The critical environmental and sustainability issues of Guatemala:
A UN commission that spent the last 12 years investigating graft in Guatemala has described the country as “captured” by corruption in its final report, days before it is set to wrap up operations after President Jimmy Morales refused to renew its mandate. The commission, known as International Commission against Impunity in Guatemala (CICIG), said in its final report that there is a “mafia coalition” among members of government, the business community and private individuals that is “willing to sacrifice Guatemala’s present and future to guarantee impunity and preserve the status quo”.
2. Women and Girls’ Rights
In March 2017, 41 adolescent girls were killed in a fire in the Hogar Seguro government-run shelter. Fifty-six girls had been locked up for the night in a space that could safely hold only 11, without access to water or a restroom, following a protest against the poor living conditions and treatment received in the shelter—including reports of sexual violence stretching back years. After at least six hours in those conditions, one of the girls set a mattress on fire so guards would open the door—but they didn’t. Three public officials were due to stand trial in February 2019 for involuntary manslaughter and breach of duty, among other charges.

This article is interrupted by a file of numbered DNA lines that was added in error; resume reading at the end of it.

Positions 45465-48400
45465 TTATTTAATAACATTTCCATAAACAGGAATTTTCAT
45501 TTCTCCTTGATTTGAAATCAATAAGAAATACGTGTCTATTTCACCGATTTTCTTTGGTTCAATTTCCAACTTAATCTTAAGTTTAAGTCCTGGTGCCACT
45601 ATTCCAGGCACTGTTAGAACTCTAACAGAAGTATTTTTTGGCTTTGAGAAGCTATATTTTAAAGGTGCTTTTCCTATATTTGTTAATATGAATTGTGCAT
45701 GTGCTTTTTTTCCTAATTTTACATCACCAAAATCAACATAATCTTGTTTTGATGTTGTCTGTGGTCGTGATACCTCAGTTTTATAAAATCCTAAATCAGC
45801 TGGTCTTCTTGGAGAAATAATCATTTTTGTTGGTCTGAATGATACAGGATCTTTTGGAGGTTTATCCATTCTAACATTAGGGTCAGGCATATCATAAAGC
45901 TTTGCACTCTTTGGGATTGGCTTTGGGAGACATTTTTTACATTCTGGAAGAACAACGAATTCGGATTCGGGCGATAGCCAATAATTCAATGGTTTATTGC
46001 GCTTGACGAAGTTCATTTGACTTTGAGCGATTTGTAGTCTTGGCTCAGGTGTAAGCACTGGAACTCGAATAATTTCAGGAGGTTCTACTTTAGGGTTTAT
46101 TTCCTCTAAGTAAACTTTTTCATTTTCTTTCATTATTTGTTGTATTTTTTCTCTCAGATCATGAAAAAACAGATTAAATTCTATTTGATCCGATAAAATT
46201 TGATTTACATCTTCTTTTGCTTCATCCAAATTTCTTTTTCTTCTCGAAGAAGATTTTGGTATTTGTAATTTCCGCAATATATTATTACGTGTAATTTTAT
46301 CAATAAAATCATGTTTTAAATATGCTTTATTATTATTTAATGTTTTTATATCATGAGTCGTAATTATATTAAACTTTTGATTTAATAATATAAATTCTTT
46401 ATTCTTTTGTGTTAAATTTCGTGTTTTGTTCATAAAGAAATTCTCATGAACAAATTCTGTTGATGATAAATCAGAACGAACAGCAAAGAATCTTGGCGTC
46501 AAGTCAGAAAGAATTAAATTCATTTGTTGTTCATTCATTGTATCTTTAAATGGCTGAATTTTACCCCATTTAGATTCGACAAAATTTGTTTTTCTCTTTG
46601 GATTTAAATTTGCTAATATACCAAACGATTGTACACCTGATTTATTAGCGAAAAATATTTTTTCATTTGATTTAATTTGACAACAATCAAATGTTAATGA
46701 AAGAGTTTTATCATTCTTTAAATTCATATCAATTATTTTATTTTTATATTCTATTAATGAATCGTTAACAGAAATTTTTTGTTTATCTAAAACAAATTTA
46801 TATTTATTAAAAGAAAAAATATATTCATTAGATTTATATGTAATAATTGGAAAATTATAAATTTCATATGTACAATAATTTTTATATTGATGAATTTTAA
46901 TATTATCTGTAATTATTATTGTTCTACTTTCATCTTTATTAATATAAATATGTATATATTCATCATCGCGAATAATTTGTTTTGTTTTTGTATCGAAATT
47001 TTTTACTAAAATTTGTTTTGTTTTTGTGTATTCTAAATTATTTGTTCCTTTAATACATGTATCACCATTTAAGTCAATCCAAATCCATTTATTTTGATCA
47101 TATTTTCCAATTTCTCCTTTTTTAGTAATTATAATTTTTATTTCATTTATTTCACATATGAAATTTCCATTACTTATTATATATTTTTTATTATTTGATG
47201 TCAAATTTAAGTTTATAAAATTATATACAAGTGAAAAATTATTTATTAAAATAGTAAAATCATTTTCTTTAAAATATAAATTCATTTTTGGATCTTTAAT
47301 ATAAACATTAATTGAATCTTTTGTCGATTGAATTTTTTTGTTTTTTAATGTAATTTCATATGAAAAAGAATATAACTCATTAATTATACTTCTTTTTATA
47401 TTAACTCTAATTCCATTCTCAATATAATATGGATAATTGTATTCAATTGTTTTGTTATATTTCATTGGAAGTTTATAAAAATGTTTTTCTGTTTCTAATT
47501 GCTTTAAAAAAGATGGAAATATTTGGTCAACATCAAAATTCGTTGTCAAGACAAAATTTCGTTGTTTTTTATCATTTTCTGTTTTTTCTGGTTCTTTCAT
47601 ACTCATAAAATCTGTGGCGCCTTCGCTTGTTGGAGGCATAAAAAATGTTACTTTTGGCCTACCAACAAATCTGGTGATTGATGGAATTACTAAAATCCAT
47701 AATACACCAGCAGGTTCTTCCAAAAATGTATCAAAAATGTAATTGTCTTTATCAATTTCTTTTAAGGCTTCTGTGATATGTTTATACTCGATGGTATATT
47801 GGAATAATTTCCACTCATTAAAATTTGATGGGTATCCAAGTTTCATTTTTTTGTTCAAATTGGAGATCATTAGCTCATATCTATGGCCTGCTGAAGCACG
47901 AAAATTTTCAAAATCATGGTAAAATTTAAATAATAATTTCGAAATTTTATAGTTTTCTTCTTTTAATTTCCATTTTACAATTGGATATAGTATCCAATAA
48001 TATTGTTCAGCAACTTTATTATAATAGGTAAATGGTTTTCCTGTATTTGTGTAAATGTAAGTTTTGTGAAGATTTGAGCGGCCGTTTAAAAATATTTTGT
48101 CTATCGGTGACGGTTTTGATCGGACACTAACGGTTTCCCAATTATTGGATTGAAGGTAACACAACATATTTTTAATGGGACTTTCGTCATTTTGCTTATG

Guatemala’s stability has not translated into growth acceleration to close the income gap with rich countries. In fact, poverty and inequality in the country are persistently high, and high rates of childhood stunting threaten Guatemala’s ability to reach its full development potential. Given the slow reduction in the poverty rate, the number of people living in poverty is projected to increase by more than 175,000 between 2019 and 2021.
4. Crime and violence
There is serious risk from crime in Guatemala City. Crime in Guatemala generally stems from widespread corruption, an inadequate justice system and the prevalence of both gang and narco activity across the country. No area in Guatemala is immune to crime, including the most popular tourist destinations. Violence and extortion by powerful criminal organizations remain serious problems in Guatemala. Journalists are targets of harassment and violence.
5. Environmental Hazards
Guatemala is a geologically and climatologically active and dynamic country prone to seismic activity, volcanic eruptions, severe and unpredictable weather, and unstable terrain. Guatemala has three very active volcanoes: Pacaya, Santiaguito, and Fuego. Fuego Volcano, located about 25 miles southwest of Guatemala City, erupted in June 2018. As of October 2018, CONRED reported the eruptions of Fuego Volcano and subsequent pyroclastic flows and lahars have caused at least 188 deaths, left 240 people missing, temporarily displaced nearly 13,000, and impacted more than 1.7 million people. Flooding, mudslides, and landslides pose a major risk to urban and rural areas alike. Mudslides can easily overcome the poor road infrastructure. Drivers must exercise extreme caution and patience during these periods. Landslides and flooding have destroyed entire communities.